Field and Staff Officers: Cols. R. H. Brewer* (Maryland; resigned); W. B. Wade (Mississippi; wounded, East Tennessee; transferred); John S. Prather (Chambers; wounded); Lt. Cols. Baskerville (Mississipi; resigned); Jefferson Falkner (Chambers; resigned); John S. Prather (promoted); John Wright (Tallapoosa); Majors Solon Bell (Chambers; resigned); John S. Prather (promoted); C. C. McCaa (Pickens; KIA, Murfreesboro); John Wright (wounded, Shelbyville; promoted); Knox Miller (Talladega); Adjutant L. L. Goodrich (Mississippi)
Captains, and Counties from Which the Companies Came:
- Talladega: A. W. Bowie (resigned); Stockdale (transferred); Knox Miller (promoted)
- Chambers: Jefferson Falkner (promoted); Robert Moore
- Pickens: C. C. McCaa (promoted); W. M. Ferguson (captured)
- Randolph: Thompson (captured, Tennessee); John H. McElroy (KIA, near Dalton); Joseph A. Mathews (Mississippi; KIA near Columbia, SC)
- Tallapoosa: John Wright (promoted); Lindsey (captured, Tennessee)
- Chambers: Francis Pinckard (died in service); Henry Holmes
(wounded, Boonsville, Jonesboro)
History: George Knox Miller / 8th Confederate Cavalry Regiment, 1861-1865 (unpublished mss., 19??)
Col. Brewer was a graduate of West Point. Promoted to the rank of brigadier general, he was killed in battle in the Valley of Virginia in 1864.
The 10th Confederate Cavalry Regiment was organized at Murfreesboro, by consolidating the battalions of Col. Charles T. Goode and Lt. Col. M. N. Slaughter*--the latter being the cavalry of Hilliard's Legion, which had passed through the Kentucky campaign. Brigaded under General Pegram, the 10th fought at Monticello, losing 8 killed, 19 wounded, and 62 captured. After operating in East Tennessee, the regiment raided into Kentucky and fought in a half dozen severe conflicts, losing 160 men in all. Surprised at Jimtown, the regiment lost about 50 men, mostly captured. At Chicamauga the 10th fought under Gen'l Forrest and again lost heavily. The regiment was often on picket and outpost duyt. Placed in Wade's (afterwards Hume's and Robinson's) Brigade, Kelly's Division, with the First and Third Confederate and a Georgia and Louisiana regiment, the 10th lost heavily at Resaca and New Hope, then performed arduous duty during the Dalton-Atlanta campaign. It was in Wheeler's last raid, moving as far as Saltville, Virginia. Having returned to assist Gen'l John Bell Hood, the 10th proceded to the Carolinas and was engaged at Bentonville. It surrendered with Johnson's army, 300 strong.
Field and Staff Officers: Cols. C. T. Goode (Georgia; wounded, Chicamauga; retired); John B. Rudolph (Lowndes; resigned); William J. Vason (Georgia; wounded, Bentonville); Lt. Cols. M. M. Slaughter (Talladega; wounded, Cleveland; retired); William J. Vason (promoted); Majors John B. Rudolph (wounded, New Hope; promoted); T. F. Holt (Georgia); Adjutants John M. McKleroy (Barbour; transferred to line); Jos. E. Mitchell (Virginia; captured, Kentucky)
Captains, and Counties from Which the Companies Came:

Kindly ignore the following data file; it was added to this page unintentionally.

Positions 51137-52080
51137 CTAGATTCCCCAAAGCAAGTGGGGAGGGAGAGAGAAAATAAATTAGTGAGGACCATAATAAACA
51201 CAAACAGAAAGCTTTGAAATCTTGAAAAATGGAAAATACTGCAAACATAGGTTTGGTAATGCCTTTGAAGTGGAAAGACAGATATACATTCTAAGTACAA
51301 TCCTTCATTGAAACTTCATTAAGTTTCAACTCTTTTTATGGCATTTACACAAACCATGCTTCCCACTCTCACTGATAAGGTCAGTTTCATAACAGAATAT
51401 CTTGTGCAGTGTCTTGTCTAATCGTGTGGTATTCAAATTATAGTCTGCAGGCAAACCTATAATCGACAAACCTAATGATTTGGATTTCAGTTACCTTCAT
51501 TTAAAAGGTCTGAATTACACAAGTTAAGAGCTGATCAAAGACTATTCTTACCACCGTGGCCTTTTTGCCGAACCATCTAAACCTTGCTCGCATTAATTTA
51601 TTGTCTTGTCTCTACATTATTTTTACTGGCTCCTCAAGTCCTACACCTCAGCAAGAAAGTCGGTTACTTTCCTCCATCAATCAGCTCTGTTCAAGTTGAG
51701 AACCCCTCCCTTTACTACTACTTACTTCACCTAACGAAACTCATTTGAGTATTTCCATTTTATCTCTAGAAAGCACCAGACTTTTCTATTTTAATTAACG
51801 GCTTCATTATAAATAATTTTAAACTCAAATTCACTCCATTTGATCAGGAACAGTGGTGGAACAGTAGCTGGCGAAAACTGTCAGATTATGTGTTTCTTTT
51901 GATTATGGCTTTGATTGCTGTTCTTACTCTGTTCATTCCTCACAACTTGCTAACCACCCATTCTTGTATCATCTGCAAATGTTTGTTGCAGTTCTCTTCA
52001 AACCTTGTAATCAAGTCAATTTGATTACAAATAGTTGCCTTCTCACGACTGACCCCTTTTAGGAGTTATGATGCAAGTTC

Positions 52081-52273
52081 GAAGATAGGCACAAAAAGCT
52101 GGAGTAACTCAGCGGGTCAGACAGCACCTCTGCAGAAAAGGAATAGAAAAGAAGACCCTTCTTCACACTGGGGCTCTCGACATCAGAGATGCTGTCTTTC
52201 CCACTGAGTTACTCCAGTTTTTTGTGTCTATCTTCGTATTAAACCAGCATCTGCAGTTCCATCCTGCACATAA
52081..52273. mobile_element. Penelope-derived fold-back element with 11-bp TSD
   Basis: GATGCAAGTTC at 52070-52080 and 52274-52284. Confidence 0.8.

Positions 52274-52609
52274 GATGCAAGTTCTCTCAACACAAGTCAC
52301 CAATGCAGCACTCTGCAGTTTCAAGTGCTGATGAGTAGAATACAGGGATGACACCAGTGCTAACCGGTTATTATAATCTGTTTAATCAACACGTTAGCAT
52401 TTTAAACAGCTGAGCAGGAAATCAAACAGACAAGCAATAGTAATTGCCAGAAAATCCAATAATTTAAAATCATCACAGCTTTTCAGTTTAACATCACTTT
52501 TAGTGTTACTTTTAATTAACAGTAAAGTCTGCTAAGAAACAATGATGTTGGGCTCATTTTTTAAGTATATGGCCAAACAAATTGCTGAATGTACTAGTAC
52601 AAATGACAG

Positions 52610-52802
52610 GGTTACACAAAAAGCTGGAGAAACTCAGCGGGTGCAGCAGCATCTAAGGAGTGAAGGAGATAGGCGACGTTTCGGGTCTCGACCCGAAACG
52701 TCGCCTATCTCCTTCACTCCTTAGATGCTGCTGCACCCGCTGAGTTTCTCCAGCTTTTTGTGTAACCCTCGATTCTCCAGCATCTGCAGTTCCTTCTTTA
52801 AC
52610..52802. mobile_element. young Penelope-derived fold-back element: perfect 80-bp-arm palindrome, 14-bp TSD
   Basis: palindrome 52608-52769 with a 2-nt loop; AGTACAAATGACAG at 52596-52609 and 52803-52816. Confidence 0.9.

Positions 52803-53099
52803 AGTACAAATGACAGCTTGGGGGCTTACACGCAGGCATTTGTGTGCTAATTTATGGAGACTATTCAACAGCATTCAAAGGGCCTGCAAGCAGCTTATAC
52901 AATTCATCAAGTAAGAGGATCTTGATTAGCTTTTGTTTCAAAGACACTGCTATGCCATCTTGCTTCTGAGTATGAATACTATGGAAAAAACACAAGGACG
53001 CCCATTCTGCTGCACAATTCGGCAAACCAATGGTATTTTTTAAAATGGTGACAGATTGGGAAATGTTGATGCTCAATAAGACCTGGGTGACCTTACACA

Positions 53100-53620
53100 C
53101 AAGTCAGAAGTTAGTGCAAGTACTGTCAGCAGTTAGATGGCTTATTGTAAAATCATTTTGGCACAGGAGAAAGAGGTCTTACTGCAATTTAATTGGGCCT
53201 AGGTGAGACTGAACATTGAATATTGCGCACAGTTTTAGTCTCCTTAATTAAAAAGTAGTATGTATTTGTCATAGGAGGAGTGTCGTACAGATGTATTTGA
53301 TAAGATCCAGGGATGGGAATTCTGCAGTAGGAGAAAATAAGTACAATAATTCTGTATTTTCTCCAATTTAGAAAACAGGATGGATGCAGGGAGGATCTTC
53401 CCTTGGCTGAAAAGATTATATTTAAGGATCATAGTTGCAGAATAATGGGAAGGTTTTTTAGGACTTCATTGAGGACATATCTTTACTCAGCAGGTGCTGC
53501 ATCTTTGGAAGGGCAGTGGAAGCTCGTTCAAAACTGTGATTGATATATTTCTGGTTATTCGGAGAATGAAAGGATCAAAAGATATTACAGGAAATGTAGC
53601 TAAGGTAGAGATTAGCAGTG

[The other four companies were Georgians.]
- Chambers: Peter M. Rowland (resigned); Charles Phillips (resigned); John M. McKleroy
- Tallapoosa: M. G. Slaughter (resigned); John Slaughter
- Randolph: William Smith (resigned); J. J. Clements (wounded,
- Lowndes: John B. Rudolph (while in battalion; promoted); James
Maynard (resigned); Thomas A. Knight (wounded, Resaca)
- Talladega: Barnes (captured, Kentucky; died as POW); John
- Barbour: James Brazier
History: Lucille Griffith (ed.) / Yours till death: Civil War letters of John W. Cotton (University : University of Alabama Press, 1951).
Slaughter's (17th Alabama) Battalion was commanded by Major M. M. Slaughter of Talladega, and had five companies.
The 15th Confederate Cavalry was organized in early 1864 at Mobile, and it was composed of Alabama and Florida companies which had been on coastal defense duties for two or three years. Placed under the command of Col. Henry Maury, it remained in the vicinity of Mobile and Pensacola for most of 1864, except for a period in the fall when it was sent to Louisiana to play a roll in the fight at Tunica. It served successively in Jenifer's, Reynolds', Patton's, McCulloch's, and Clanton's brigades, Maury's army. It was early described as "full, well mounted and well armed", but by December, it was reported as poorly clad and scantily fed." Then in January 1865, its ranks were filled with citizens from Mobile and the surrounding area, armed with miscellaneous weapons but numbering 1200 men. By February, its numbers were reduced to 800, but its companies were almost always on detached duty, watching and checking for an enemy advance against Mobile. In April 1865, it was sent to establish a courier line to Demopolis, but before this was done, the regiment took part in a disastrous fight at Claiborne where it blew up the magazine and evacuated Choctaw Bluff on the 14th of the month. The greater part of the regiment disbanded, and the few who remained were paroled at Demopolis. Col. Henry Maury was disabled by a wound just before the close of the war and the regiment was commanded by Lt. Col. Myers at Claiborne.